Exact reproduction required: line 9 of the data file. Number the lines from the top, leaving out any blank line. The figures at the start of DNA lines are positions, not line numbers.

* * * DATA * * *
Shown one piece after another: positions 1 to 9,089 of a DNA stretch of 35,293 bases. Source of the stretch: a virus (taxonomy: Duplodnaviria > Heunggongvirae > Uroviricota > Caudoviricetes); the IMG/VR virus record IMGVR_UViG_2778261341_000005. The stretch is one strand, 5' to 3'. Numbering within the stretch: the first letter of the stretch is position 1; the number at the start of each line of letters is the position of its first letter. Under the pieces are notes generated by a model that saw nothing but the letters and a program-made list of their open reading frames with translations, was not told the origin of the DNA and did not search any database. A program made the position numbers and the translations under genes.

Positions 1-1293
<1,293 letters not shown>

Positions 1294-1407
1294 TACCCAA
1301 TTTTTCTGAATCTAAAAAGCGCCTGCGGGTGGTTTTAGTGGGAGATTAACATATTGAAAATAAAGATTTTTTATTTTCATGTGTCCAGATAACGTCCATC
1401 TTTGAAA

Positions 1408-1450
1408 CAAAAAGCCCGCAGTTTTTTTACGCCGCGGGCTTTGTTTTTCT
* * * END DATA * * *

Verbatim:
1408 CAAAAAGCCCGCAGTTTTTTTACGCCGCGGGCTTTGTTTTTCT